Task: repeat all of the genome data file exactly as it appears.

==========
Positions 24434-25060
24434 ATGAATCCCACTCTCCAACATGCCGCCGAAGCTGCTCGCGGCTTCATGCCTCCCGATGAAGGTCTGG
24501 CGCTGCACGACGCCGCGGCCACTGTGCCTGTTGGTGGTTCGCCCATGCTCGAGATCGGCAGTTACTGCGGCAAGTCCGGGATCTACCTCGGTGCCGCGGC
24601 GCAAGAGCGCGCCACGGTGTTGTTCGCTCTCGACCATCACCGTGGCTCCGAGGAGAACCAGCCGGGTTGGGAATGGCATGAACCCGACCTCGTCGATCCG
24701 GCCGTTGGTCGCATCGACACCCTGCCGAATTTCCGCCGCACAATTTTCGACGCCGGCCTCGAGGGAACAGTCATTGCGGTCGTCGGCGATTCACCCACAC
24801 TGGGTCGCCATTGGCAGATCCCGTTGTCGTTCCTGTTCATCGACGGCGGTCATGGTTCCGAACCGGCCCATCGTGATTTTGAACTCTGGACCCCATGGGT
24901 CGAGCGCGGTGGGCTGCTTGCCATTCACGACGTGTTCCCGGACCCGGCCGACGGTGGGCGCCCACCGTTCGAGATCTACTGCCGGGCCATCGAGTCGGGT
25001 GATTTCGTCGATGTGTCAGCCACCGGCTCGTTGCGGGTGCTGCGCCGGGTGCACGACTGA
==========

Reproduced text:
Positions 24434-25060
24434 ATGAATCCCACTCTCCAACATGCCGCCGAAGCTGCTCGCGGCTTCATGCCTCCCGATGAAGGTCTGG
24501 CGCTGCACGACGCCGCGGCCACTGTGCCTGTTGGTGGTTCGCCCATGCTCGAGATCGGCAGTTACTGCGGCAAGTCCGGGATCTACCTCGGTGCCGCGGC
24601 GCAAGAGCGCGCCACGGTGTTGTTCGCTCTCGACCATCACCGTGGCTCCGAGGAGAACCAGCCGGGTTGGGAATGGCATGAACCCGACCTCGTCGATCCG
24701 GCCGTTGGTCGCATCGACACCCTGCCGAATTTCCGCCGCACAATTTTCGACGCCGGCCTCGAGGGAACAGTCATTGCGGTCGTCGGCGATTCACCCACAC
24801 TGGGTCGCCATTGGCAGATCCCGTTGTCGTTCCTGTTCATCGACGGCGGTCATGGTTCCGAACCGGCCCATCGTGATTTTGAACTCTGGACCCCATGGGT
24901 CGAGCGCGGTGGGCTGCTTGCCATTCACGACGTGTTCCCGGACCCGGCCGACGGTGGGCGCCCACCGTTCGAGATCTACTGCCGGGCCATCGAGTCGGGT
25001 GATTTCGTCGATGTGTCAGCCACCGGCTCGTTGCGGGTGCTGCGCCGGGTGCACGACTGA